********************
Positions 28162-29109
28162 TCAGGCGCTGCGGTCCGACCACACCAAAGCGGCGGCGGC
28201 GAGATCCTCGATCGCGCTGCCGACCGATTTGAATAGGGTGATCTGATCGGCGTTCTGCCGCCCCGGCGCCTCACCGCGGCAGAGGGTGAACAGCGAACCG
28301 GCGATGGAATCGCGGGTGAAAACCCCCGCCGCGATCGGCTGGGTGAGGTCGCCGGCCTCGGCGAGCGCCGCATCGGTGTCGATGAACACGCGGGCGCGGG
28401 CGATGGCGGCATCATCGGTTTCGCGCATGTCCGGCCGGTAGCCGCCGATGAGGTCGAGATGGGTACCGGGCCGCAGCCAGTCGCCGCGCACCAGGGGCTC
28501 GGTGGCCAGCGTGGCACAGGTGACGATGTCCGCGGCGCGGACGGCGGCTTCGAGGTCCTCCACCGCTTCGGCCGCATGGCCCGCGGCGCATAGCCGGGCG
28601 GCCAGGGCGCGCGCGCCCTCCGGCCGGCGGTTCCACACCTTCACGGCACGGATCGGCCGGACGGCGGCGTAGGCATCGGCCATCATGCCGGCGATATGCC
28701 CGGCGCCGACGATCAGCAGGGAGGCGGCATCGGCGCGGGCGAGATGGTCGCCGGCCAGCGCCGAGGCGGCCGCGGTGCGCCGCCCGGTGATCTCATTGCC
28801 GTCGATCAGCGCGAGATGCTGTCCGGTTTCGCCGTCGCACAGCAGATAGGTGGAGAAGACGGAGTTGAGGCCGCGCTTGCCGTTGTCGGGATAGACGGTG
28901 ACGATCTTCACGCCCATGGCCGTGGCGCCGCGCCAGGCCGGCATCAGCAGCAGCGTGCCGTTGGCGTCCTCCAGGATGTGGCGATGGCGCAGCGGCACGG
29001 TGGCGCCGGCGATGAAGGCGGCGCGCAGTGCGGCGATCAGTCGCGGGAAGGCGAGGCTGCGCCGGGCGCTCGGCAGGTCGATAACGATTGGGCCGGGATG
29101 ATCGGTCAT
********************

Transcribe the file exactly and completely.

Positions 28162-29109
28162 TCAGGCGCTGCGGTCCGACCACACCAAAGCGGCGGCGGC
28201 GAGATCCTCGATCGCGCTGCCGACCGATTTGAATAGGGTGATCTGATCGGCGTTCTGCCGCCCCGGCGCCTCACCGCGGCAGAGGGTGAACAGCGAACCG
28301 GCGATGGAATCGCGGGTGAAAACCCCCGCCGCGATCGGCTGGGTGAGGTCGCCGGCCTCGGCGAGCGCCGCATCGGTGTCGATGAACACGCGGGCGCGGG
28401 CGATGGCGGCATCATCGGTTTCGCGCATGTCCGGCCGGTAGCCGCCGATGAGGTCGAGATGGGTACCGGGCCGCAGCCAGTCGCCGCGCACCAGGGGCTC
28501 GGTGGCCAGCGTGGCACAGGTGACGATGTCCGCGGCGCGGACGGCGGCTTCGAGGTCCTCCACCGCTTCGGCCGCATGGCCCGCGGCGCATAGCCGGGCG
28601 GCCAGGGCGCGCGCGCCCTCCGGCCGGCGGTTCCACACCTTCACGGCACGGATCGGCCGGACGGCGGCGTAGGCATCGGCCATCATGCCGGCGATATGCC
28701 CGGCGCCGACGATCAGCAGGGAGGCGGCATCGGCGCGGGCGAGATGGTCGCCGGCCAGCGCCGAGGCGGCCGCGGTGCGCCGCCCGGTGATCTCATTGCC
28801 GTCGATCAGCGCGAGATGCTGTCCGGTTTCGCCGTCGCACAGCAGATAGGTGGAGAAGACGGAGTTGAGGCCGCGCTTGCCGTTGTCGGGATAGACGGTG
28901 ACGATCTTCACGCCCATGGCCGTGGCGCCGCGCCAGGCCGGCATCAGCAGCAGCGTGCCGTTGGCGTCCTCCAGGATGTGGCGATGGCGCAGCGGCACGG
29001 TGGCGCCGGCGATGAAGGCGGCGCGCAGTGCGGCGATCAGTCGCGGGAAGGCGAGGCTGCGCCGGGCGCTCGGCAGGTCGATAACGATTGGGCCGGGATG
29101 ATCGGTCAT